Most Trump voters in New Hampshire made up their minds early and cast their votes with little hesitation: about three-quarters say they decided on Trump more than a month ago. A similar share said that they cast their vote for the candidate they “strongly favored,” with only a few saying they liked Trump with reservations, or that their vote was driven largely by dislike of his rivals. By contrast, Haley voters decided later – most in the last month – and often with some reluctance: roughly 4 in 10 Haley voters in New Hampshire attributed their support of her mostly to distaste for her opponents, with about 3 in 10 saying they liked her with reservations, and only about a third that they strongly favored Haley.

Asked which of four personal qualities mattered most to them in a candidate, roughly 3 in 10 voters said they wanted to see a candidate who would fight for them and a similar share that they wanted someone who shared their values, with fewer looking for a candidate who had the right temperament or could defeat Biden.

Trump’s voters said they most prized a willingness to fight for them; by contrast, Haley’s voters were more likely to cite temperament as key than to say the same of any other characteristic.

The primary electorate as a whole was a largely unhappy one – about 8 in 10 expressed dissatisfaction with the state of the country. But Trump voters were more than three times likelier than Haley voters to describe themselves as angry about the way things are going in the US. And although only a small share of the electorate felt that their family was falling behind substantially, that group broke heavily for Trump.

New Hampshire’s Republican primary voters largely cited the economy or immigration as their top issue in the election, with fewer citing abortion or foreign policy as their top concern. But Trump and Haley voters diverged widely in their attitudes across the spectrum of issues. Roughly 8 in 10 Trump voters said that most undocumented immigrants in the US should be deported from the country, while about two-thirds of Haley voters said that undocumented immigrants should be given the chance to apply for legal status. About half of Trump voters said the US should take a less active role in world affairs than it currently does, with only 3 in 10 Haley voters saying the same.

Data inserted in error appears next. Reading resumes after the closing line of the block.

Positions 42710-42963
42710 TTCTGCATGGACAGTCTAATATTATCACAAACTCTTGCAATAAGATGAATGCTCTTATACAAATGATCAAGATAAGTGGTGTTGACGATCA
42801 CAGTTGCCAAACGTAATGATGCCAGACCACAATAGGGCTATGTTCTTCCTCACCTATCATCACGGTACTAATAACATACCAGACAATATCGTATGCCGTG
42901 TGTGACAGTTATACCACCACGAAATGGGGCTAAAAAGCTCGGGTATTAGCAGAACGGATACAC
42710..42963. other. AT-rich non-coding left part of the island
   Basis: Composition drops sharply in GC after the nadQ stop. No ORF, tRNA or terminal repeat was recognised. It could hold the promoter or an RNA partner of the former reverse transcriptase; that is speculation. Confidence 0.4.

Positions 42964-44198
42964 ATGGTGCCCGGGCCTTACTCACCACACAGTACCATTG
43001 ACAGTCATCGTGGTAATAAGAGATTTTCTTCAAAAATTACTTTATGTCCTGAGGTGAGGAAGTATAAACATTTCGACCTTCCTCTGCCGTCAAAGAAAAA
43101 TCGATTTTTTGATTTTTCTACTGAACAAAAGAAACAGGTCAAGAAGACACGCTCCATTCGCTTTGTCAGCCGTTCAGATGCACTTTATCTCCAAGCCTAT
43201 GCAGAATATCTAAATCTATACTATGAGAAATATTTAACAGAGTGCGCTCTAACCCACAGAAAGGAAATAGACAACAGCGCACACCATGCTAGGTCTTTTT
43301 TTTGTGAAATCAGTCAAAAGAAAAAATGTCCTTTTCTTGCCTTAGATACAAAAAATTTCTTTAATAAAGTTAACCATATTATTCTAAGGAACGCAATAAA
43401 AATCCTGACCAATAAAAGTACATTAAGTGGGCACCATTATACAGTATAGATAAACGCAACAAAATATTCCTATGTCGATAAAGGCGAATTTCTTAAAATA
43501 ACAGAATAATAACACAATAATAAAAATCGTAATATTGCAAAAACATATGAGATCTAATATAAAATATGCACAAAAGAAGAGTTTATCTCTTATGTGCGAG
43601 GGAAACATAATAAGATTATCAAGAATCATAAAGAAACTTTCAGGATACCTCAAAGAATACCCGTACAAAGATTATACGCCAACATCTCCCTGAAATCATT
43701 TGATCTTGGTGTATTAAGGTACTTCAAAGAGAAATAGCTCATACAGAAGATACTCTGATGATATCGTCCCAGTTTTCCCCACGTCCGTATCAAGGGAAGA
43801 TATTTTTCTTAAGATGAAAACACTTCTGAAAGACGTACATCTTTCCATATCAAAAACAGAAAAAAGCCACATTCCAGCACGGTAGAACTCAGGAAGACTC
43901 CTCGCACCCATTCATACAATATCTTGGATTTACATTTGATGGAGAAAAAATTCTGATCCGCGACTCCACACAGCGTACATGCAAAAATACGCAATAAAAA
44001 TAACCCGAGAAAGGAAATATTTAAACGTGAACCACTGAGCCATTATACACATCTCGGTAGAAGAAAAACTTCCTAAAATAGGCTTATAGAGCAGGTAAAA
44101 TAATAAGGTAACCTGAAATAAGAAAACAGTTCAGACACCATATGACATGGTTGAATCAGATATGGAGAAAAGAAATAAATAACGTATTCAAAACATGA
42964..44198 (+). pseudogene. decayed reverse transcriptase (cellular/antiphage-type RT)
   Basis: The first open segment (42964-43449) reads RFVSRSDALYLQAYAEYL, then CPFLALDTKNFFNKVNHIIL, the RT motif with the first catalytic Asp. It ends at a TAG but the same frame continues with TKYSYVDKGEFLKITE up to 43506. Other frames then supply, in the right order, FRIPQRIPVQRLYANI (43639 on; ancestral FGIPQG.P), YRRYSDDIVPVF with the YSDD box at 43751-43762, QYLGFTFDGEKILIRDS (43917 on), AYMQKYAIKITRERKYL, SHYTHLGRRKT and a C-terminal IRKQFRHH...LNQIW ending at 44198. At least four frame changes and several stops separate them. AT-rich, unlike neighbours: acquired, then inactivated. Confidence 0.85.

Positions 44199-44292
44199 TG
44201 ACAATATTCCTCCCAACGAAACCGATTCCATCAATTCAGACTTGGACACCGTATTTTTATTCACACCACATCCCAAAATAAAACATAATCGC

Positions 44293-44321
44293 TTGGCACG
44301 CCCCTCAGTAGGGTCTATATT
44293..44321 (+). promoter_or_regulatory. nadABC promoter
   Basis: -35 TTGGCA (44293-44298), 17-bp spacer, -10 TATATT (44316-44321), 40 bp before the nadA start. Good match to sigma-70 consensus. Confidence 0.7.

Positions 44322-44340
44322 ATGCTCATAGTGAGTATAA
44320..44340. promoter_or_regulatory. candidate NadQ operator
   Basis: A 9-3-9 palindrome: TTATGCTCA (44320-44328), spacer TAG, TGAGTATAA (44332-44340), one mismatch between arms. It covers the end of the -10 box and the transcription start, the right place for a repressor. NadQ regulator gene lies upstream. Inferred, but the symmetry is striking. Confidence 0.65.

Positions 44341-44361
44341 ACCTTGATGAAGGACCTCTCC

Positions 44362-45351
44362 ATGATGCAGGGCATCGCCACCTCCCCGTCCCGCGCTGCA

While supporters of both candidates in the state largely said they’d oppose a federal law banning most or all abortions – another difference from Iowa, where a majority of caucusgoers supported such a ban – Haley’s backers in New Hampshire opposed the idea by a much broader margin.

The exit poll for New Hampshire’s Republican presidential primary was conducted by Edison Research on behalf of the National Election Pool. It includes 2,029 interviews with Republican primary voters across 40 different polling places. Results for the full sample have a margin of error of plus or minus 4.0 percentage points; it is larger for subgroups.

This story and headline have been updated with additional information.